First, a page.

HARARE (Bloomberg) – Zimbabwe’s benchmark stock index has slid by 21% since the government allowed trading to resume just over two weeks ago, with traders attributing the slump to foreign investors cutting their holdings.
The Zimbabwe Industrial Index had surged almost 700% in 2020 before trading was halted on June 26 by authorities who blamed dealing in stocks for contributing to a plunge in the local currency. The government said shares of Old Mutual Ltd., PPC Ltd. and Seedco Ltd., which have listings outside the country, were being used to manipulate foreign-exchange rates. They remain suspended.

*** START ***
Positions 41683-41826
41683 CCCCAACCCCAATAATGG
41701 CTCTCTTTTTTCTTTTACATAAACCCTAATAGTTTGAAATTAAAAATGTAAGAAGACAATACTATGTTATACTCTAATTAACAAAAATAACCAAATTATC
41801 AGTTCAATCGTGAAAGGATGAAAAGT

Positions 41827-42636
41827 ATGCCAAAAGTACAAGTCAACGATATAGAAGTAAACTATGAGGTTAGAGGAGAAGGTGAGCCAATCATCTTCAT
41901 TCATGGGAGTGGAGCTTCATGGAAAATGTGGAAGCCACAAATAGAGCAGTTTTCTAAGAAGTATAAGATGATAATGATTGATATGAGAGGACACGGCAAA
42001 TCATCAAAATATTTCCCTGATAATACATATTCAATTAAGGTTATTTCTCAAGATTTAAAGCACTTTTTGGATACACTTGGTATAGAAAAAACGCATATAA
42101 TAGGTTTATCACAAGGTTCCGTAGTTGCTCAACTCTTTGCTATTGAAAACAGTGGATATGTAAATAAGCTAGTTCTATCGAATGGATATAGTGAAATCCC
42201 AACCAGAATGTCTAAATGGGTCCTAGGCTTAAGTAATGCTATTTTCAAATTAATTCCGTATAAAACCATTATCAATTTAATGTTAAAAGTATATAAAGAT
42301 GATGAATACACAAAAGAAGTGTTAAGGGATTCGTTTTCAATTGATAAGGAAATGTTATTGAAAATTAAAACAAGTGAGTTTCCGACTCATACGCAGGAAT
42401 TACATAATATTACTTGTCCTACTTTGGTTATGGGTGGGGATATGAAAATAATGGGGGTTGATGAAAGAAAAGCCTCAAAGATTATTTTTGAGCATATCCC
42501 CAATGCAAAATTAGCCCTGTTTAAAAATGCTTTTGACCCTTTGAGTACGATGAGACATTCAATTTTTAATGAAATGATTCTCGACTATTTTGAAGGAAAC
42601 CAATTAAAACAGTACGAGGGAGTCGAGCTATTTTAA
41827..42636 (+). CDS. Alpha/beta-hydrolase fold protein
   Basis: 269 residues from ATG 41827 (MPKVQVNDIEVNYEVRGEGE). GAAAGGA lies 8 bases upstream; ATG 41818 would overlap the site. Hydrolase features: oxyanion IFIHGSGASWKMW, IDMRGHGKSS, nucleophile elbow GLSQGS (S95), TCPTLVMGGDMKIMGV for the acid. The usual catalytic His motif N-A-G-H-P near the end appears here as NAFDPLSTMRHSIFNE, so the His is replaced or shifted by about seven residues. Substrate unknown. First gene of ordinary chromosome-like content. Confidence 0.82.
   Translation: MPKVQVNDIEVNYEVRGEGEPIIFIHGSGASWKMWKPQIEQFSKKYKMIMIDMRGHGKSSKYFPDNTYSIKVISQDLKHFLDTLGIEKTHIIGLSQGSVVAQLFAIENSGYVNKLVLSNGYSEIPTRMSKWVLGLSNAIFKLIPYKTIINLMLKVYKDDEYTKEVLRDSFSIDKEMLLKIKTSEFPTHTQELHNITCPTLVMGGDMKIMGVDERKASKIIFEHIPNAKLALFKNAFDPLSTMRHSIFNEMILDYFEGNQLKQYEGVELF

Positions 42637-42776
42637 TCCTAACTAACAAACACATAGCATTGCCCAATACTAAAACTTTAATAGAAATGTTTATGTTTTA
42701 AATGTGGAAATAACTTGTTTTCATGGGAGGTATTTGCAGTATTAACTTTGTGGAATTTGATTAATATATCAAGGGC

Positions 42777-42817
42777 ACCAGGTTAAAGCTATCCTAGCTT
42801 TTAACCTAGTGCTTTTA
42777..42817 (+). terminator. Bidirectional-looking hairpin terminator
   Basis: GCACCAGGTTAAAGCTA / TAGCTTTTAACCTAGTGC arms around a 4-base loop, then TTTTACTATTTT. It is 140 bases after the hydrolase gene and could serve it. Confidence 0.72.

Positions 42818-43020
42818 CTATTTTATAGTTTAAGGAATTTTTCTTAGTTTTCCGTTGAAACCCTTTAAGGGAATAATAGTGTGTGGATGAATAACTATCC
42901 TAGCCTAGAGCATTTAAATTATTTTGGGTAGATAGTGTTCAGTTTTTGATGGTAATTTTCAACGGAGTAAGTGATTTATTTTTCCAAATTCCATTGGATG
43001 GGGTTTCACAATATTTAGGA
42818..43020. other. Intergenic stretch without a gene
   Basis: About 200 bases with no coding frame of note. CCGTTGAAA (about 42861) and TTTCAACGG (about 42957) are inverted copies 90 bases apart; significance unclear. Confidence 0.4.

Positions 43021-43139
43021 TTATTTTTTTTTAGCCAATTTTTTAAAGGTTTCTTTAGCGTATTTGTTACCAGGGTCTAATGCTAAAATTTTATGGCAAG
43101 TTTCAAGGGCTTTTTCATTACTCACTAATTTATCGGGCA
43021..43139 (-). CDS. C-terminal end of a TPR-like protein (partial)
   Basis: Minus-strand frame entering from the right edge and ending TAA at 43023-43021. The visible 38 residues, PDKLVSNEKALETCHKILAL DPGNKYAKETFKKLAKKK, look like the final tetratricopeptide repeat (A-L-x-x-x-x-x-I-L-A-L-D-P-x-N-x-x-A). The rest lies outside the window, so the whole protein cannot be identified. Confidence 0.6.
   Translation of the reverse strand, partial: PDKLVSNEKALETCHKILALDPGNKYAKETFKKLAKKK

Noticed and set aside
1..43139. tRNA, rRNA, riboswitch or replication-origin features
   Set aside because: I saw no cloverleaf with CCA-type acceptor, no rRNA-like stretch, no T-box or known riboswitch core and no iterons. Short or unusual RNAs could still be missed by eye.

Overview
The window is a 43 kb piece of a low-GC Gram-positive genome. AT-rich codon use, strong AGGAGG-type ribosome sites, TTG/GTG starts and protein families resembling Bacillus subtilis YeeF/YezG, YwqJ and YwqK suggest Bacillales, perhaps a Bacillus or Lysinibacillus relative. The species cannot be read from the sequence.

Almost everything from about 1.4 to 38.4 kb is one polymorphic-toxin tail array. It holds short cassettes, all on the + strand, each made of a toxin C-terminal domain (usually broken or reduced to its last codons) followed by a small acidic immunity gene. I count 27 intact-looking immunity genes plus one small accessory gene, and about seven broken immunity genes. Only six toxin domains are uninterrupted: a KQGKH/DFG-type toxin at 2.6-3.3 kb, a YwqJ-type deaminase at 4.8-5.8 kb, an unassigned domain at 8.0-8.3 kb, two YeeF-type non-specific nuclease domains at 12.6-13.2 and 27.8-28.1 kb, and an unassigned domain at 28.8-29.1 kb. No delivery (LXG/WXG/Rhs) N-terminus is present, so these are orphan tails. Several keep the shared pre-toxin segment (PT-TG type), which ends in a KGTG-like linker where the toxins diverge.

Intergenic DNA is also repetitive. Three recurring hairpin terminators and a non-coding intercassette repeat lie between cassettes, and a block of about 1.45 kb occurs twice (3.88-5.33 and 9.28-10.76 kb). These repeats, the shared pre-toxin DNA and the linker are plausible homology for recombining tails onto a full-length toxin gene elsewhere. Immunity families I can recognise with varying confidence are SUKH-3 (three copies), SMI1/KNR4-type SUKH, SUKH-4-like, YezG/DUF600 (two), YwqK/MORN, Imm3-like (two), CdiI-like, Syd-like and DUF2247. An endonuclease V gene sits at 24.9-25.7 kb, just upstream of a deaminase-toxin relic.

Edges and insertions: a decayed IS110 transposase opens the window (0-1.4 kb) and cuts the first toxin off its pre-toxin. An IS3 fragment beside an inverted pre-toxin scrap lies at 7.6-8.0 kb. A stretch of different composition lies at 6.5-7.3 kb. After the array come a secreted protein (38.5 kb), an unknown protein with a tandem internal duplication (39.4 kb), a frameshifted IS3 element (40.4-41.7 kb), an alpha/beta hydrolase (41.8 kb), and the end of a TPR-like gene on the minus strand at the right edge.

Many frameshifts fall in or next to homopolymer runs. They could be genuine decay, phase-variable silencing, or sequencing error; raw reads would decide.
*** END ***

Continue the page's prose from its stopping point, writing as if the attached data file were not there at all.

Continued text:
The slump since the Harare exchange’s Aug. 3 resumption is “driven particularly by foreign selling post the market suspension,” said Lloyd Mlotshwa, head of equities at Harare-based IH Securities, coupled with low liquidity. “There’s very little currency locally to absorb the stocks, so prices inevitably get hammered.”
Foreigners have sold Z$208 million ($2.5 million) worth of stocks since the bourse reopened, according to data provided Tuesday by the Zimbabwe Stock Exchange.